• Memory cards & case
  • Small sync cable and flash mount
  • Wireless remote – This is probably one of my most invaluable tools; for anyone who shoots extended shutter speeds or HDR images i.e. any time a tripod is needed for an image, having a wireless camera remote is a cheap alternative to blurry images.
  • Small LED flashlight – grabbed a couple of these when I headed to Washington, DC this past year and this is perfect for light-painting in a pinch

Bottom Pouch

This pouch is solely dedicated to off-camera lighting equipment, adapters, and attachments.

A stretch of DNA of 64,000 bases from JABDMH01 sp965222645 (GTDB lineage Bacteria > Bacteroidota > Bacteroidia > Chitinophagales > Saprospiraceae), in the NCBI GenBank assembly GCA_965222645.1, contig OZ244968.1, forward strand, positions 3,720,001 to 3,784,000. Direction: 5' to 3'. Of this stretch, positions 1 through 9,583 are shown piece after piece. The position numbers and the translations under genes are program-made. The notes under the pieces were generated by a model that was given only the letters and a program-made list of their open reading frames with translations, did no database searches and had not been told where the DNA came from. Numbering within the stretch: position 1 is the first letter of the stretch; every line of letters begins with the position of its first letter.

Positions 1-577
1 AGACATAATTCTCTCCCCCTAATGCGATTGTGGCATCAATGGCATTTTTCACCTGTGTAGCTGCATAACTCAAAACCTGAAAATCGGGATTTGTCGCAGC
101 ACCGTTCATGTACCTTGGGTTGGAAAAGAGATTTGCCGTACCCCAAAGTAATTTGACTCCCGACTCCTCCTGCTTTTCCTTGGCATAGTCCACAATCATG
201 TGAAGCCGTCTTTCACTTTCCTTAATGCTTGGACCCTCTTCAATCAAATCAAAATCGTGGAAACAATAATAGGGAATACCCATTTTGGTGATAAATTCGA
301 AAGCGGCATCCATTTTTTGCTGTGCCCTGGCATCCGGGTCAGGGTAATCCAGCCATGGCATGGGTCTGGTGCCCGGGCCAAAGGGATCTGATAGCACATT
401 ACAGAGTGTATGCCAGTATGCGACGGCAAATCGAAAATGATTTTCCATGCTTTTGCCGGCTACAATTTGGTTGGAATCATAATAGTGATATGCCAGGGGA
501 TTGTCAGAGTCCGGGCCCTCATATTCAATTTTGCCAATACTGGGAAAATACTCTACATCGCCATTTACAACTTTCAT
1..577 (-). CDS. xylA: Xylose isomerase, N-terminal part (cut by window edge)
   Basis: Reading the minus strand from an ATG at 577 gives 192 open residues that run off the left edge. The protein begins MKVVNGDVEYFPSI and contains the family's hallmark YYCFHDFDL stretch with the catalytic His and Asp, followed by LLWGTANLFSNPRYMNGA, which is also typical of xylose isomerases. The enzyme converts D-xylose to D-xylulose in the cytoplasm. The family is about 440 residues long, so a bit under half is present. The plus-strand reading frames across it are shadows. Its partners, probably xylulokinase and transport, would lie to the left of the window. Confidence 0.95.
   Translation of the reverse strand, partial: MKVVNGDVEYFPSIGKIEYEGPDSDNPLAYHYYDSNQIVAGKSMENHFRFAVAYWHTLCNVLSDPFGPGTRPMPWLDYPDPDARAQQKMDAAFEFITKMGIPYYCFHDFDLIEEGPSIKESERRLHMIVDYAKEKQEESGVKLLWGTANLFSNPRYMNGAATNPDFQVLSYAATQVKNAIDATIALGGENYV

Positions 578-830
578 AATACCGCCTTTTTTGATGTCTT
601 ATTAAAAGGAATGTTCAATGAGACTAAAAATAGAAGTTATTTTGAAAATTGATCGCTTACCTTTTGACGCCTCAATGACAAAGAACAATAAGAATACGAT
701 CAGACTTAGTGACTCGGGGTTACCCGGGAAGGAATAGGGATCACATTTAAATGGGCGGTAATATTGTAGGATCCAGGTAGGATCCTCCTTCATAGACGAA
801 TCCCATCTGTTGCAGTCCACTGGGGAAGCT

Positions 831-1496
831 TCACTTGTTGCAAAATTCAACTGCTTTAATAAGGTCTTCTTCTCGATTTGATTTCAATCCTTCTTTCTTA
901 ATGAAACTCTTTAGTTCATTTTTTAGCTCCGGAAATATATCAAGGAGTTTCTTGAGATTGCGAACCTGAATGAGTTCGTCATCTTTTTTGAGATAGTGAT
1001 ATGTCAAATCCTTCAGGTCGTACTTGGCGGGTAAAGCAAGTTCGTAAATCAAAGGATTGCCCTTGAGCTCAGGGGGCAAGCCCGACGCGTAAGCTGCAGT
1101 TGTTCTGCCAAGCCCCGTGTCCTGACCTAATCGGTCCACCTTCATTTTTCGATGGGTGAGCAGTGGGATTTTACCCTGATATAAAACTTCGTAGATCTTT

• Cactus V2 transmitter and receivers – Say what you will about these little guys, but they have always served me quite well. When you need to trigger your lights remotely, this are my go-to, affordable solution and quite portable as well.
  • Lumiquest speed straps – I spent a year with nasty velcro strips on my flash until I came across these puppies. Now I keep my speedlights clean, but I’m still able to use all the fun Lumiquest attachments with them without having to worry about them breaking.
  • Lumiquest gel holders – The boys over at Lumiquest never cease to amaze me with what they think up and these little gel holders are no different. Not only do they work with the speed strap system, but they are small and compact. The best part is they were designed to work for the Rosco Strobist gel set.